Kerr’s 49th goal for Australia was at the end of one of the best moments of the Gustavsson era. It was a free-flowing quick passing move from end to end.
“We gave the ball away a lot in the final third,” Gustavsson said of his attack
“But… and this is a big but, if you look at the second goal we scored that’s exactly what we’re working on… Straight from the training ground.
“That type of combination play is something we’re working on a lot and saying the players need to be more confident in the final third because we know we have the quality.
“We know we can be a good crossing team with Sam Kerr, and we still want to play crosses when it’s on. But when it’s not, we need to have more variation and more quality in the final third.”
More opportunities for the new faces
Kyra Cooney-Cross and Mary Fowler again started on the field. Both players had moments of brilliance, in particular with their long passing and switches of play.
Fowler almost added to her growing goal tally when she danced through the Brazilian defense but her shot crashed off the woodwork.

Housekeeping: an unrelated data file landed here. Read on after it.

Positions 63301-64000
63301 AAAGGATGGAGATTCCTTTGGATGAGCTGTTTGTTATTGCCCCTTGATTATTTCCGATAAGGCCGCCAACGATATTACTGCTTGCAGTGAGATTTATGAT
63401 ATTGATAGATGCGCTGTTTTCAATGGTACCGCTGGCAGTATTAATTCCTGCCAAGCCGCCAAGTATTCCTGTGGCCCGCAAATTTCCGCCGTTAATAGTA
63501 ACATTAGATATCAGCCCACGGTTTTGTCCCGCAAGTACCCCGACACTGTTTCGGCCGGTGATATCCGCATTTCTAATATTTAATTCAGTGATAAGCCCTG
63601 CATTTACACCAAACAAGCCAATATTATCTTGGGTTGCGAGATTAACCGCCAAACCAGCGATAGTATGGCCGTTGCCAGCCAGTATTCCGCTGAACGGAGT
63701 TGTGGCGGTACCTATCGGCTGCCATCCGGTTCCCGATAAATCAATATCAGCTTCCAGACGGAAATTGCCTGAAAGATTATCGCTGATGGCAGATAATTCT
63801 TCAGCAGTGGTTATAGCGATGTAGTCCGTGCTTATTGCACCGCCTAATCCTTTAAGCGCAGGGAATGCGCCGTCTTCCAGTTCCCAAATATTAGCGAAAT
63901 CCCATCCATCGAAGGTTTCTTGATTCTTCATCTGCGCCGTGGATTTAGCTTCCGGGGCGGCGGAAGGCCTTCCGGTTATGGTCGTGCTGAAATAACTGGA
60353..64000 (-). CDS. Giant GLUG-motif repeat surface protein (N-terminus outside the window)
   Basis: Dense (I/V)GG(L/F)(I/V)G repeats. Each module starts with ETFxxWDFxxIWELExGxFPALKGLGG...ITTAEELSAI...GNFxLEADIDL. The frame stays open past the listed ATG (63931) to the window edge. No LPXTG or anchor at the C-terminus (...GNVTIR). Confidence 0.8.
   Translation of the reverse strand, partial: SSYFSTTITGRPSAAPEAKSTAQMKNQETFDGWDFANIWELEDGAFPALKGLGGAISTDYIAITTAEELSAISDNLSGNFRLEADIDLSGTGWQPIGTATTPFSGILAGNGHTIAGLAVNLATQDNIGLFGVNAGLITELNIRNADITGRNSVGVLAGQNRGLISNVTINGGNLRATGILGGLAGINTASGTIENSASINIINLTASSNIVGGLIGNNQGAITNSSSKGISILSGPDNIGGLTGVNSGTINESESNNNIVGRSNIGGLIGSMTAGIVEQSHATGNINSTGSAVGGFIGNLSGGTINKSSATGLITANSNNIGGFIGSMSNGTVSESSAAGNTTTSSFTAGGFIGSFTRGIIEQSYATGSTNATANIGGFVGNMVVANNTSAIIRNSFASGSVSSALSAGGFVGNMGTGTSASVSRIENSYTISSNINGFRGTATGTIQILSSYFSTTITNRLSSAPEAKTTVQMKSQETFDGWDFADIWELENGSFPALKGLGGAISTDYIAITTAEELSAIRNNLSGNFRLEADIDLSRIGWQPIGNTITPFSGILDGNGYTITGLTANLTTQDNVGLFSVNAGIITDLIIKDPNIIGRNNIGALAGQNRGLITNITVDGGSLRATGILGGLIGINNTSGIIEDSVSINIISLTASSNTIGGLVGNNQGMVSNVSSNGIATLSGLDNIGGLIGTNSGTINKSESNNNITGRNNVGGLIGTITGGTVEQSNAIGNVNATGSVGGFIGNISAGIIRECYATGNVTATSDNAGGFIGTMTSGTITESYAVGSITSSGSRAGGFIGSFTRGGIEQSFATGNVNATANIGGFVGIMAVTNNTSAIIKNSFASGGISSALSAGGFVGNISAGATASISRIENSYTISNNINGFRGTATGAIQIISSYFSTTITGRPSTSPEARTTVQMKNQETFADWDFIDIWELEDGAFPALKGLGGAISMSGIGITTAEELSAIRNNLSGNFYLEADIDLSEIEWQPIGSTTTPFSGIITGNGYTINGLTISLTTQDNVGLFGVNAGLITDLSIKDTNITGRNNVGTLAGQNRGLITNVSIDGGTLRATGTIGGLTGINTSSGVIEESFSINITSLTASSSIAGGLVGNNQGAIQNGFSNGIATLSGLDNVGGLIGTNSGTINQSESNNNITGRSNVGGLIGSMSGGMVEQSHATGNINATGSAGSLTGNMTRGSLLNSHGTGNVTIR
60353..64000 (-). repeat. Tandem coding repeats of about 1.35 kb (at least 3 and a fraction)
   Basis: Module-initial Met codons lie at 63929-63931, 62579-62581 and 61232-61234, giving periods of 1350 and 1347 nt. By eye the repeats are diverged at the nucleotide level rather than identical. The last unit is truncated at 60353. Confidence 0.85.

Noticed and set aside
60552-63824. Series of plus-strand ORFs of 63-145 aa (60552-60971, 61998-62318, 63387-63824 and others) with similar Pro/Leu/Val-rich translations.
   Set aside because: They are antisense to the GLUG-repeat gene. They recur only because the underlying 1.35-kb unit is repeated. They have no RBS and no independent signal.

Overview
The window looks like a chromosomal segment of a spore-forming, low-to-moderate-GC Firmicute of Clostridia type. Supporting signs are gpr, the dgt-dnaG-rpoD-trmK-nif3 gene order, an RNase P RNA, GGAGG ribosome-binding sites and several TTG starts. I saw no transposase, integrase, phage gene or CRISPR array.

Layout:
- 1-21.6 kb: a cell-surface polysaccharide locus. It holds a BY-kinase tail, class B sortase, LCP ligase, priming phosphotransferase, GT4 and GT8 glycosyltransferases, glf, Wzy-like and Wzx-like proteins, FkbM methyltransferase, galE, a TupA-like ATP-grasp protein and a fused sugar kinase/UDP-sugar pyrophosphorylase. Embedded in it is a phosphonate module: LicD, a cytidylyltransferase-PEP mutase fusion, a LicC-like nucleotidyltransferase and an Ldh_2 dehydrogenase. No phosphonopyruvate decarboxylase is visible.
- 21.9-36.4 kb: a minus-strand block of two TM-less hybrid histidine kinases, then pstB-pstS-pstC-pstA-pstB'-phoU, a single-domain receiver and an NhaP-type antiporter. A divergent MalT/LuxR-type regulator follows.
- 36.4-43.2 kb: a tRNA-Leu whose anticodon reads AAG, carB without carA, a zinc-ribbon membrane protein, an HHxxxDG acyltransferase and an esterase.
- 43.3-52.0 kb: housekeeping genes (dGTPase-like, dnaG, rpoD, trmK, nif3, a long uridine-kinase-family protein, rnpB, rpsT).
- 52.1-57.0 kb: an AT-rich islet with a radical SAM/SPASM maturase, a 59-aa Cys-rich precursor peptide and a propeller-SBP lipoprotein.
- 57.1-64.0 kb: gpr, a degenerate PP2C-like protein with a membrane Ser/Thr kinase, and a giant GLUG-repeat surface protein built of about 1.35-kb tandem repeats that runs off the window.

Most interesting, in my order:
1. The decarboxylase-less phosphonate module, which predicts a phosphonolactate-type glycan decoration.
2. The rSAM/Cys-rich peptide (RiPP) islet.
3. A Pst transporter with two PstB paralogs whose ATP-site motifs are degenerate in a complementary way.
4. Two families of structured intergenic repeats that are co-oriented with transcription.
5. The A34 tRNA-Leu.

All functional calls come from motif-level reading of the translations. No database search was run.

Cooney-Cross was less dominant than in her first game. She was excellent on the ball but was swarmed defensively by an aggressive Brazilian midfield. Clare Wheeler fared better defensively in the second half.
“I think this game shows she still has some work to do at international level when it comes to tempo,” Gustavsson said of Cooney-Cross’ performance.
“It’s just a natural evolution of her international career.
“She has the technique she has the game understanding she has the physically it’s just getting used to the tempo.”
The Melbourne Victory star was playing just her third match of her entire career as a deep-lying midfielder. Across both Brazil games, she has established herself as a highly valuable member of the squad moving forward with both the Asian Cup and World Cup on the horizon.
Courtney Nevin, Angela Beard, and Bryleeh Henry all came on in the second half.
The game was still very much in the balance and at the height of intensity, Gustavsson feels it is the best way to develop the new players.
“If we really want to vet the depth of this roster we also need to have the confidence to throw them in in a pressure cooker.”
He was especially impressed with Courtney Nevin’s efforts in defense. Neither the occasion nor opposition unnerved her.
“We kind of had a whole revamp of the left side when I came on,” defender Angie Beard said.